Review: P.O.V. Dave – La Mama
La Mama’s P.O.V. Dave is essentially a film noir play about a retiring press photographer who gets more than he bargained for with his last assignment. It definitely shows that most of playwright/producer Noel Maloney’s background is in screenwriting as he takes on the kind of story and genre that is much more acquainted with the screen than with the stage.
Dave’s profession as a merchant of dirty secrets working for his heartless editor, Bronwyn, has finally driven away his beloved wife, Susan (both played brilliantly by Eleanor Howlett) and, now that one of his assignments has driven a young girl to suicide, this job could also destroy his relationship with his son, Jack (the talented young Jude Katsianis) if he should ever find out. He plans to get out after getting one last fat paycheque that will set him up until he finds a more respectable job. He just has to get a few compromising shots of a sleazy priest named Kevin (Gabriel Partingon), although it turns that he and his saccharine wife Kathryn (Annie Lumsden) have been playing this game for some time and have long known how to win.
All of this is depicted in a long series of flashbacks that Dave is experiencing in his dying moments on a train. As such, much of the story is told through narration delivered by Dave, who is both our dying man looking back on how he ended up here and our jaded film noir detective whose gloomy inner psyche the piece is delving into. This is what Maloney turns to whenever he wants to write in a Hitchcockian scene that doesn’t translate so well to the stage. Strangely though, it’s also where he puts many moments that probably would have worked more powerfully if they were played out in full. Even though occasionally it offers a special insight into Dave’s thoughts, it’s still a rather clunky storytelling device, as is the overused framing of the wretched man’s life flashing before his eyes as he faces an untimely death.
What makes it work much better than it probably should is the inspired performance of Keith Brockett as Dave. Brockett is certainly not the typical film noir anti-hero, and as far as dying wretched men go, he is certainly one of the more interesting and entertaining ones. Brockett has such a powerful stage presence and has so finely perfected his characterisations of short, bumbling, amusing yet complex characters that Dave’s overindulgent amounts of dialogue are still a joy and a fascination to listen to. The same goes for the rest of the cast, who populate this familiar narrative landscape with characters that feel wonderfully fresh and exciting. Dave’s family, including his fading father (Peter Stratford) are the true emotional backbone and moral centre of the story. They definitely feel like a family worth fighting for, and their characterisations are much fuller than those of most of their cinematic counterparts. The seedy editor, Bronwyn, whose scenes are all angry phone conversations with Dave, is the kind of boss character you would only hear and never see if this was a film. However, director Beng Oh more than makes do with having Howlett perform her lines with her back to the audience and a cigarette in her hand. Partington and Lumsden, as the creepy priest and his manipulative wife, are two very striking villains and the perfect foil to the naïve Dave and Susan.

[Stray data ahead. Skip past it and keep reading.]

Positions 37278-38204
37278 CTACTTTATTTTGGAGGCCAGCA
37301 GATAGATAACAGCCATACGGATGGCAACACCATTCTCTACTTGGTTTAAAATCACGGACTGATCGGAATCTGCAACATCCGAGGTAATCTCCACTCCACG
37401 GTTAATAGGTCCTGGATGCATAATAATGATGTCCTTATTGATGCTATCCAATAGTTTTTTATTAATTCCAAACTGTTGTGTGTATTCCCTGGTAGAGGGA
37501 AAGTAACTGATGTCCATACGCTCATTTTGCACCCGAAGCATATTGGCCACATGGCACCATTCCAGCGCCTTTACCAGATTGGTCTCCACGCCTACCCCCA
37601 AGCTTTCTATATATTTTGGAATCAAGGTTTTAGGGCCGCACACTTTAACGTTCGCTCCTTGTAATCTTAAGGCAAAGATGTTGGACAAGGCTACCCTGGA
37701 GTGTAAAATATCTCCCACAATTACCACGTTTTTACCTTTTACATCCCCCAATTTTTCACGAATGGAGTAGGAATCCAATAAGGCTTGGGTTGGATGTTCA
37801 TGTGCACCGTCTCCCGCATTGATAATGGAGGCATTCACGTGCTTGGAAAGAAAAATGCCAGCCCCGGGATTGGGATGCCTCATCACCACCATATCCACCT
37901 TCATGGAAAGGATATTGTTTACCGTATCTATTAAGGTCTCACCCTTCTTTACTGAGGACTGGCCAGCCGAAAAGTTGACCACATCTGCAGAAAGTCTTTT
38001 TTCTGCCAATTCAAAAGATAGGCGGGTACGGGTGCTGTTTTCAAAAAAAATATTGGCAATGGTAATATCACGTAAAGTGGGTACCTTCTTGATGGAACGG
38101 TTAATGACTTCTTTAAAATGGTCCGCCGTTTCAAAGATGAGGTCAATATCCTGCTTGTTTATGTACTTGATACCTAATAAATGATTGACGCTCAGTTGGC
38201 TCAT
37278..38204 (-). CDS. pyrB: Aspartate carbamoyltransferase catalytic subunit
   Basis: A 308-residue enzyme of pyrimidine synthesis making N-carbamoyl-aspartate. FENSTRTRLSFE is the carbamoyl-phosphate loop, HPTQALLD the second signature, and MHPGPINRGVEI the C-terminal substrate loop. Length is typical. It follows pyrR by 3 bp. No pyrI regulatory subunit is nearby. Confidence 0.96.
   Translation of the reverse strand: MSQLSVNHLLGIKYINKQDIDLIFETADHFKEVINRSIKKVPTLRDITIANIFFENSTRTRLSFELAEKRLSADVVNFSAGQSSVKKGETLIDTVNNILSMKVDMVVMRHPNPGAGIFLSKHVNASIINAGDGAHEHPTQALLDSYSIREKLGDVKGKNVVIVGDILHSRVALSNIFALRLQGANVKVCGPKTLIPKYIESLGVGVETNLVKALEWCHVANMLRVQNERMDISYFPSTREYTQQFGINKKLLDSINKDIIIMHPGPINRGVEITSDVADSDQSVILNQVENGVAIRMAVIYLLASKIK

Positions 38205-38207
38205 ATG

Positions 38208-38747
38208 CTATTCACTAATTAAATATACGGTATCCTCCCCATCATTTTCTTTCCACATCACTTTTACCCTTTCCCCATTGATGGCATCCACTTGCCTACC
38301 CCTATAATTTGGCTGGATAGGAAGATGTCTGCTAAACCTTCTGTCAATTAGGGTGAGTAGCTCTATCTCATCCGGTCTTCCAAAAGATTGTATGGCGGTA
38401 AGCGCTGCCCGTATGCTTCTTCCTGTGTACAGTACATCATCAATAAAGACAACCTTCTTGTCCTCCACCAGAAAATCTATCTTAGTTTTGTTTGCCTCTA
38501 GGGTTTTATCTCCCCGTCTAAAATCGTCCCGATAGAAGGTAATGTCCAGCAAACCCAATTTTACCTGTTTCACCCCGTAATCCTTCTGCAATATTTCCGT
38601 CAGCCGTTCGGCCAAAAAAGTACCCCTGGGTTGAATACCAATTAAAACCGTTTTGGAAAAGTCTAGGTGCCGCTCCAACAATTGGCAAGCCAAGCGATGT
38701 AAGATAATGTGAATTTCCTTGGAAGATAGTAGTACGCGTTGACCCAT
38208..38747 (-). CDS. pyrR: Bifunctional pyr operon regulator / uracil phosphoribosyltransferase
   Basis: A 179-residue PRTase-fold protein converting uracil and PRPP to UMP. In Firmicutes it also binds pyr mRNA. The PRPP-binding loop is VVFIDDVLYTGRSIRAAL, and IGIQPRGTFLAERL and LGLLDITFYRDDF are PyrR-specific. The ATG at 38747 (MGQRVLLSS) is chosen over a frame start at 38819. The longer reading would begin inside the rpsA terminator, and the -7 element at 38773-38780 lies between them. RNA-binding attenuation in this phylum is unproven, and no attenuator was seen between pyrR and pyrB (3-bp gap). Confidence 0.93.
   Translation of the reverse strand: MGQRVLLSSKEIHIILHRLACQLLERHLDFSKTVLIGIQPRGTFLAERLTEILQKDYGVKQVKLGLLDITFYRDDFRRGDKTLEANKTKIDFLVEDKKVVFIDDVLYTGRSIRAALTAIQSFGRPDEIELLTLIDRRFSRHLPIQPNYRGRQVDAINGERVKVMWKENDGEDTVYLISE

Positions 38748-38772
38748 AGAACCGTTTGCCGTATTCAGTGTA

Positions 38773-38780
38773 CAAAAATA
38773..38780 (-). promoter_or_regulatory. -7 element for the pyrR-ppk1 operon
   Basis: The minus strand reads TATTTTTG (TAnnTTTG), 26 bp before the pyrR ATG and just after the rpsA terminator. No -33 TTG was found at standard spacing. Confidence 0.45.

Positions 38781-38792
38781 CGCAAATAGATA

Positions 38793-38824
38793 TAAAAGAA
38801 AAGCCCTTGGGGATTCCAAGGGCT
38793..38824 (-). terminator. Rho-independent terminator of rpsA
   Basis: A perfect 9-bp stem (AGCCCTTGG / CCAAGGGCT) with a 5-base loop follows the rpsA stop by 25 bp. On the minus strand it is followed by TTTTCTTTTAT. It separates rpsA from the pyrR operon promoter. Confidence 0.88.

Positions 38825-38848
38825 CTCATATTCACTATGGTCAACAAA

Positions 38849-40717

The final theatrical touch that enlivens the story and compensates for the clichés is Christina Logan-Bell’s staging and Tom Backhaus’ sound design. Just like the lead performances, the bookending scenes on the train that show Dave’s gruesome death manage are dramatized as an incredibly immersive fusion of the realism of the cinema and the hyperrealism of the theatre, which is what Maloney seems to have been aiming for in his writing.
Written by Christian Tsoutsouvas